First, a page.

Saturday night, after another late-game collapse had led to the Timberwolves’ fourth straight loss, coach Tom Thibodeau said he knew what had gone wrong. But, in the locker room, the players didn’t seem so certain.
For the 12th time this season the Wolves lost a double-digit lead and lost a game. Minnesota was up 11 after three quarters against a good Utah team that was finally at full strength. After Karl-Anthony Towns made one of two free throws with 3:35 left in the game, the Wolves still led by nine.
But Minnesota didn’t score again, and Utah scored at least two points on every subsequent possession, finishing the game on an 11-0 run that dropped the Wolves to 11-26 overall, 5-15 in “crunch time” games, defined as games within five points with 5 minutes to go, and 0-12 in games decided by four points or less.
Saturday’s demise was caused by problems on both ends. The Wolves went 0-for-8 with two turnovers down the stretch. The Jazz went 4-for-5 in that same stretch, getting the first seven points of that 11-0 run from Derrick Favors, two free throws from George Hill and Rudy Gobert’s tip-in of Favors’ miss with 27.5 seconds left that put Utah up for good.
After the game Thibodeau recited a familiar list of problems, though perhaps he betrayed a bit more frustration than usual. Thibodeau said the Wolves don’t understand the difference of the intensity in the fourth quarter. The need for discipline, on offense to move the ball and on defense not to gamble, reach or, as he said, “go rogue.”
In the locker room, the players seemed less clear about what the problem was.
“I don’t know,” Towns said. “We tried to execute as best as possible. They hit great shots, too. I don’t know what else to say.”
Ricky Rubio dismissed the idea that youth was the problem, but admitted that, having been through this scenario so many times, it was hard not to let the past haunt them when things get tough late in games.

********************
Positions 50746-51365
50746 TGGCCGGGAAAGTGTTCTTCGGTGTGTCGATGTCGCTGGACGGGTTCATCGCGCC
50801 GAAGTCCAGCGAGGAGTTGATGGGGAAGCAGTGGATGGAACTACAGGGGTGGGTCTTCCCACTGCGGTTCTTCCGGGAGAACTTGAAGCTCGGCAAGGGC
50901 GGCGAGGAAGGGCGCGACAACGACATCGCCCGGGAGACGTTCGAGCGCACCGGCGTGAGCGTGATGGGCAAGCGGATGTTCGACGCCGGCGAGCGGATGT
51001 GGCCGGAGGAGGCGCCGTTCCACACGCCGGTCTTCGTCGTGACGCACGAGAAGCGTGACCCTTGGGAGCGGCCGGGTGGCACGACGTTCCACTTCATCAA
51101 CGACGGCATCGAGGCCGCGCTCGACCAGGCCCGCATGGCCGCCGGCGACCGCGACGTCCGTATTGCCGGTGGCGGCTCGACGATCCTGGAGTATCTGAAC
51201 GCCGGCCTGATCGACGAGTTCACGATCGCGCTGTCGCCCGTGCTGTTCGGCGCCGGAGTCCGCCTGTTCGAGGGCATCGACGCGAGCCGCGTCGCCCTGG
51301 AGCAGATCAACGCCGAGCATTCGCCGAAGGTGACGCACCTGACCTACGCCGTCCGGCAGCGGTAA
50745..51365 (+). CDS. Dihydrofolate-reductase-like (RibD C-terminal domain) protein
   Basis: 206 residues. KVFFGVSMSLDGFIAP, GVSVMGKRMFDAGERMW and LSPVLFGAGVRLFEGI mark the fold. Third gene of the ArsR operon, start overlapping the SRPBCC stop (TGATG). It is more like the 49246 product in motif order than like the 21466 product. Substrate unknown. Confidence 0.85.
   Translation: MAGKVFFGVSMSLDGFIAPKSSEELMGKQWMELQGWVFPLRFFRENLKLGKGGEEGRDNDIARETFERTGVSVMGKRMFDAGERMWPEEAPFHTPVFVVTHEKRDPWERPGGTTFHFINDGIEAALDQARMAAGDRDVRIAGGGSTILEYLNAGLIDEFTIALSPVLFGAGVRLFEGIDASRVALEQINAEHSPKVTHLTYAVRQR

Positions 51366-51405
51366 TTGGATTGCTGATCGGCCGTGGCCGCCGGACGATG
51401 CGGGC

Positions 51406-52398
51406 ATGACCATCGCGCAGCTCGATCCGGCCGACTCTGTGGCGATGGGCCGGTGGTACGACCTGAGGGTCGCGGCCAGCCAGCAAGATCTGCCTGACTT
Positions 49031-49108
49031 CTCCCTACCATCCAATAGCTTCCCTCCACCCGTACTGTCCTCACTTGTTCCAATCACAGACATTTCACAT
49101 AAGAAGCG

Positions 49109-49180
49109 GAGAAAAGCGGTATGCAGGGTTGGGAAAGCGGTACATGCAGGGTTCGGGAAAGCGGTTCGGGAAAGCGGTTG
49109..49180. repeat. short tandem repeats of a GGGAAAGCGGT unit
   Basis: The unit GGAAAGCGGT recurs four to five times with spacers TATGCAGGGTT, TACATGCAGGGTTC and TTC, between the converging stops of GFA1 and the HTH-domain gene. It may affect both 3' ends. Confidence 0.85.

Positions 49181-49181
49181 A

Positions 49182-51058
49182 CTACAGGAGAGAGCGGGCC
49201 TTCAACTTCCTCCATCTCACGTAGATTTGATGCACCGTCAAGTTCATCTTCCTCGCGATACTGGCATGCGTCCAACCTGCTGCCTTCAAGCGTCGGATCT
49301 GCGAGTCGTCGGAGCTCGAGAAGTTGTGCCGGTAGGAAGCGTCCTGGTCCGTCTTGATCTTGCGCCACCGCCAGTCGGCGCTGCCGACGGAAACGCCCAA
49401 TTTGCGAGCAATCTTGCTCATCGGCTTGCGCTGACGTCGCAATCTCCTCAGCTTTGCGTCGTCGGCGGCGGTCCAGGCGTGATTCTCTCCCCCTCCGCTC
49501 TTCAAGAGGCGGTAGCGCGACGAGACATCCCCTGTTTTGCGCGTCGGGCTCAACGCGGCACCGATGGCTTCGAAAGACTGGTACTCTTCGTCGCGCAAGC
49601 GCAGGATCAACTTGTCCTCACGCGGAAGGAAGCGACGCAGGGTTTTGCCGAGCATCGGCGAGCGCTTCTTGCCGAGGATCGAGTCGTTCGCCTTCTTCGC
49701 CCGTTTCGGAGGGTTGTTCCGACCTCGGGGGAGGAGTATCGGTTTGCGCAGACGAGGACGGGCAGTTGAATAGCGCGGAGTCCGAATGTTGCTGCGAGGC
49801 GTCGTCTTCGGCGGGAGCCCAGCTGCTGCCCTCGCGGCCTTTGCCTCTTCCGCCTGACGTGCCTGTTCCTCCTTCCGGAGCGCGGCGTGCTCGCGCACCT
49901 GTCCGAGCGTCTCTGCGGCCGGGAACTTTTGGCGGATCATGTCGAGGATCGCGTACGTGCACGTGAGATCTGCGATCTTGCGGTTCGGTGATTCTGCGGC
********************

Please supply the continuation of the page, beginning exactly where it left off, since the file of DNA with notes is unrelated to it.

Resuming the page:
“Every game is different,” he said. “But it’s true that, when you’re losing that many games at the end, the hoop gets smaller. We have talent on this team. We have a lot of guys who can score. And we have to find a way.”
Said Zach LaVine: “You never have negative thoughts in a game. But, when it gets to the point where it’s tied or you’re down, you look up and you say, ‘I don’t even know how it got to this point. We were up just a little bit ago.’ “
LaVine said the team needed a “change of mind,” that the Wolves needed to stop relaxing with a lead.
“We have to get more of a dog mentality,” he said. “Right now we really don’t have it.”
Towns said a couple wins, maybe a short streak, might get the team going.
Thibodeau? He was asked if the team was fighting him or themselves down the stretch Saturday.
“Good question,” he said. “The thing we have to understand is we have to be disciplined, and we have to be connected, and we have to be tied together. You can’t go rogue in the fourth quarter. You can’t make it up defensively, and you can’t make it up offensively.”
Thibodeau pledged to keep “banging away at it.” But is he worried that his team might be negatively impacted by his intense, vocal coaching style?
“You can look for all the excuses you want,” he said. “We have to get the job done. That’s what we have to do. So, you can say this, say that, whatever. We have to do our job.”